How to Use Desensitization and Counterconditioning to Stop a Dog From Dog Aggression

Lucy and Keely are a pair of Boxers who live in Omaha. Their guardians asked for a dog behavior training session to address Lucy’s dog aggression towards unknown dogs as Keely is starting to follow her lead.

Usually dogs I work with as  dog behaviorist have little self control before the session and demonstrate that when the door opens. But in this case, I was greeted by a pair of dogs who were listening and demonstrating some really good self control. That means the guardians are doing a great job at providing them direction and leadership.

While the dogs displayed great control before the door opened, they did come over to meet me once I came inside. When the guardians started to repeatedly call the dogs over unsuccessfully, I suggested they stop. The more you repeat a command, the less you mean it, as far as the dog is concerned.

Its a good idea to avoid calling your dog when its away from you and closer to something more interesting. That makes it more difficult for the dog to listen to you and usually results in the human repeating the command over and over.

A better method would be to go to where the dog is after the first command that is not responded to. The closer you are to a dog, the more engaging you become. If necessary, the guardian can get in-between the dog and the visitor and move them away using the non verbal communication cues I shared with them later in the session.

Over the course of this dog obedience and behavior session, I shared a number of dog behavior tips and training secrets with the dog’s guardians as well as different ways to communicate what they do and don’t want from the dogs.

The process I outlined in the above video (including the parts taken from Karen London’s Book Feisty Fido) should only be started once the dog has completely mastered the Focus exercise and snaps its head to face the guardian any time it is uttered.

This technique uses counterconditioning and desensitization to change the dog’s perception of other dogs. It takes time, patience and a lot of practice, but when done right it usually stops a dog from reacting. If it has the same result here, then it opens the door to a next step of introducing Lucy to calm, balanced dogs to build up her confidence and social skills.

ROADMAP to SUCCESS

  • Avoid saying “Its ok” and petting them when the dogs are worked up to avoid making that expression itself a command to get upset.
  • Instead touch the dog on its side and leave the hand in contact with the dog while redirecting them or moving them away from whatever they are reacting to.
  • Practice the Focus exercise with each dog separately 2 or more times a day every day while working up to 20 seconds of focus.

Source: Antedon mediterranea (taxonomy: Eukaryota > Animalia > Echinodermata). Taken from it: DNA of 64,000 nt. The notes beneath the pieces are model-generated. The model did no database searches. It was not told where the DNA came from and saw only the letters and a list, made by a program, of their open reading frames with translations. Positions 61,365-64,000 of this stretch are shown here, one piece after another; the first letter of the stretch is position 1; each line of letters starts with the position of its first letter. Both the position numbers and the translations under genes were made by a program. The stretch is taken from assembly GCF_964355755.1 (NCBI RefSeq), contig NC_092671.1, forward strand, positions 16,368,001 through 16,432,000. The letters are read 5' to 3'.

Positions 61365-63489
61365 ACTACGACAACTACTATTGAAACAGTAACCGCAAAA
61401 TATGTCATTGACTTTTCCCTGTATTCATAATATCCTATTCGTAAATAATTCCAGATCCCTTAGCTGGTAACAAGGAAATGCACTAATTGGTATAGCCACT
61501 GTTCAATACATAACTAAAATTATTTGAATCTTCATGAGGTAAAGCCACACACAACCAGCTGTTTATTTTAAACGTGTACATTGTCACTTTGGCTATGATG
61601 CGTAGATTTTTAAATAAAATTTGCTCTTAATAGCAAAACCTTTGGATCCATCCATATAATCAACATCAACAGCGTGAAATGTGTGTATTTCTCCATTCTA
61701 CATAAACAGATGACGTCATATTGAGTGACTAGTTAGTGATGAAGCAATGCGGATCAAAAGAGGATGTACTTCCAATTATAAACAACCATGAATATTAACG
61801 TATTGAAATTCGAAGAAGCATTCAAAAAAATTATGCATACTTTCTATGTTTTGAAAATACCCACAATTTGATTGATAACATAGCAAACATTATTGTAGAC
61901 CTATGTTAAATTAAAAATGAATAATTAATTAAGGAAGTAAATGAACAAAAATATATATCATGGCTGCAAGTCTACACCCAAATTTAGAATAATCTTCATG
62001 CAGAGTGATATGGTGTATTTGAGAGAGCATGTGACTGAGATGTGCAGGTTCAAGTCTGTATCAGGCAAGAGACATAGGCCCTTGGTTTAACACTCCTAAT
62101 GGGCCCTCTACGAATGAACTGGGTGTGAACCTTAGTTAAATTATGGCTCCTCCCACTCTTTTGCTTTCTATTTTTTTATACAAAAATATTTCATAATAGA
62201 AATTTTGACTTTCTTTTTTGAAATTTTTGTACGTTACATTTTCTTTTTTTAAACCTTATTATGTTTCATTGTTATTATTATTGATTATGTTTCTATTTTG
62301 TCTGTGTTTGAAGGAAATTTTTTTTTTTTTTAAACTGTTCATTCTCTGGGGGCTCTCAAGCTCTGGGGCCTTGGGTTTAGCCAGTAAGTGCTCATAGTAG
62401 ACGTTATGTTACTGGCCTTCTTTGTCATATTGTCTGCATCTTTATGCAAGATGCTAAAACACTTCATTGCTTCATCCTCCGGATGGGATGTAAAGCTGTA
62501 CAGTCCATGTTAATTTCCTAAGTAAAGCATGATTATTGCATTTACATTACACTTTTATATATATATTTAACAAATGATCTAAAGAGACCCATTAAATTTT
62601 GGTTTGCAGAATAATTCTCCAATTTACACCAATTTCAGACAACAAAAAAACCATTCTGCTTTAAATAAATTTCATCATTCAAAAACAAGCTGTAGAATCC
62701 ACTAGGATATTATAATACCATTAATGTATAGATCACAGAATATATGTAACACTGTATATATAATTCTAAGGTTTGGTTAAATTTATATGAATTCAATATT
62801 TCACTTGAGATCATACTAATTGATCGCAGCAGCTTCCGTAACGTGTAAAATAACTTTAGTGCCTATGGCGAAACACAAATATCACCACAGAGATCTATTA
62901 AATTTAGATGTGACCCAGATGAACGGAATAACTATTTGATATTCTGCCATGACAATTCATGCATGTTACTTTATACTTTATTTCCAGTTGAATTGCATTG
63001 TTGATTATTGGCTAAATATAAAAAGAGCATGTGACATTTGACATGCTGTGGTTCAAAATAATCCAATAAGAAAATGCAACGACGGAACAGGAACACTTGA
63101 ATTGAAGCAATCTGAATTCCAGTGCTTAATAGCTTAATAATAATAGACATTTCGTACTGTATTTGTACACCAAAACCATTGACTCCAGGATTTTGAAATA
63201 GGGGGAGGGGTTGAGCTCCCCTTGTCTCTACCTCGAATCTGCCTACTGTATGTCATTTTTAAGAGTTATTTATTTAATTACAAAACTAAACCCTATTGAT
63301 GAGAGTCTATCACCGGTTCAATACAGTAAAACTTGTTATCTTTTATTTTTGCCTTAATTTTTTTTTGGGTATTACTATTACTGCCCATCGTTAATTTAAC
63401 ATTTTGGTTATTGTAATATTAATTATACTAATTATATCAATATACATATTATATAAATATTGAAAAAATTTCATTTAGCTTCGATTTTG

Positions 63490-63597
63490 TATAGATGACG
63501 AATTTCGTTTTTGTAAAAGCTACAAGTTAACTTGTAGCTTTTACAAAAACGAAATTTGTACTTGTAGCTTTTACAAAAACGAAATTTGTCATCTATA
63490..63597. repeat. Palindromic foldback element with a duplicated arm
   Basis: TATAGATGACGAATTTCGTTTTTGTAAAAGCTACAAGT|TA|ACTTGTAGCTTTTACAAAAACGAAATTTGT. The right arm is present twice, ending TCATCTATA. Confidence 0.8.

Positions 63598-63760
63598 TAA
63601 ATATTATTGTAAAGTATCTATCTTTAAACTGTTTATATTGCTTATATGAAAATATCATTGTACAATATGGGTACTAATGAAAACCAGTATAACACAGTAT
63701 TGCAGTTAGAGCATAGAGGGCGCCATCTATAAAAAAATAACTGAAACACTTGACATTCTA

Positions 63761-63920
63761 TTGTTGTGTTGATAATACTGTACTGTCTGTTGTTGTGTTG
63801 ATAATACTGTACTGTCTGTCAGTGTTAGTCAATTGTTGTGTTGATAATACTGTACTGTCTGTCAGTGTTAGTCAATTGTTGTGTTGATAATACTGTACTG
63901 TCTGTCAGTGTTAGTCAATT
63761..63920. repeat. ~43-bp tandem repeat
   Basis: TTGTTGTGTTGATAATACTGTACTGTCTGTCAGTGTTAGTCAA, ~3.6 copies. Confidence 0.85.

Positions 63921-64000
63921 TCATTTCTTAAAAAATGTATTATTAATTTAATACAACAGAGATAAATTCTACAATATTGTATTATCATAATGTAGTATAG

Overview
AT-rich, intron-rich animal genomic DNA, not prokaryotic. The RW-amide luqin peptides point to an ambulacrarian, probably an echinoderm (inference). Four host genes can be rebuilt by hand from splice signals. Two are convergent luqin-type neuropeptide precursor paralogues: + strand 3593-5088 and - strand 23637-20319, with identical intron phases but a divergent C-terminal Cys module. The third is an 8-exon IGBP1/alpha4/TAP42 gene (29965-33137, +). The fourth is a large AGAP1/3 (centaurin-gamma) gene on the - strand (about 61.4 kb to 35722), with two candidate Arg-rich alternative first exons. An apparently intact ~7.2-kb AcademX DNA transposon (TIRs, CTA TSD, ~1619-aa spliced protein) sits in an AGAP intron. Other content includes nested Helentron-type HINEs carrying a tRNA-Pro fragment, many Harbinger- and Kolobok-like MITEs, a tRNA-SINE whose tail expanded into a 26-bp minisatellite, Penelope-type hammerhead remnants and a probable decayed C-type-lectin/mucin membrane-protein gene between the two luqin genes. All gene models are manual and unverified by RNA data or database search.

• Stop petting the dogs when they nudge or paw for attention.
  • Start petting the dogs with a purpose.
  • Look for ways to delay gratification to help the dogs develop more self control.
  • Find dog tricks that require the dog to develop self control such as balancing a treat on its nose, etc.
  • When the dogs jump up on a human, the human should stoa dup immediately to remove the lap instead of pushing them off. Once up, give the dog a sit command and reward it for doing so.
  • Put up construction paper on the door to block the dog’s from being triggered by the off leash dogs running past their door.
  • Place the paper on the outside of the door or the screen if the dogs paw and rip it down from the inside glass door.
  • Start rewarding the dog with Passive training by repeating the command word after the dog engages in a command action voluntarily.
  • Practice the heel exercise by holding the treat on the seam of the leg as demonstrated.
  • Make sure to only add one additional step to the heel training technique each practice session. First 1 step for 4+ repetitions. Next practice, go to 2 steps and build up to 20.
  • Use these two training videos to stop the dog from pulling on the leash and eventually to walk in a heel.
  • Practice the drop exercise when the dogs have low value items.
  • Get some Bully Sticks and once they get a taste for them, try using them to redirect the dogs outside when another dog is at a sufficient distance.
  • Add structure to meal time by having the human eat first while food remains in the bowls on the floor. Then feed the dogs based on who is calmest and one at a time.
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